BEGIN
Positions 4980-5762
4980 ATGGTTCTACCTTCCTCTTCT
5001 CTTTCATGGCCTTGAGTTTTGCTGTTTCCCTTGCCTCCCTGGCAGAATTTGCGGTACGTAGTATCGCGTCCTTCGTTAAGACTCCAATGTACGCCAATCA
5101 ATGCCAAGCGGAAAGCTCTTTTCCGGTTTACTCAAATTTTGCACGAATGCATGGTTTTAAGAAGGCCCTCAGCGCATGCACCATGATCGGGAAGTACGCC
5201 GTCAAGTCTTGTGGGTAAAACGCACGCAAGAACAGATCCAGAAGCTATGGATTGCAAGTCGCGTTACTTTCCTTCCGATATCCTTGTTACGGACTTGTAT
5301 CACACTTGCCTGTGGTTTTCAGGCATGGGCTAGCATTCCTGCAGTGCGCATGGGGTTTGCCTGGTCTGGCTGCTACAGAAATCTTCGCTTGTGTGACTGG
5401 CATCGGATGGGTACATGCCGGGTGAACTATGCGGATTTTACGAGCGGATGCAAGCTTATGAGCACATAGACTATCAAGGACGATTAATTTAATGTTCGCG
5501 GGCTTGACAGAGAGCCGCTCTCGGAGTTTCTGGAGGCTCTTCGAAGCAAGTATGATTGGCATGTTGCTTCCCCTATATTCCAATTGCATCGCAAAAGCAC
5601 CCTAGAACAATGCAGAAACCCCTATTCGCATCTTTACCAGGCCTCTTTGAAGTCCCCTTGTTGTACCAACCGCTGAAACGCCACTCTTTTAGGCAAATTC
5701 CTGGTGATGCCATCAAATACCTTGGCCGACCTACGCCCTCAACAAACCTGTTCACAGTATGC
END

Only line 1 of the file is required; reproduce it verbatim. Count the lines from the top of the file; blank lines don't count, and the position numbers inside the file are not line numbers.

Positions 4980-5762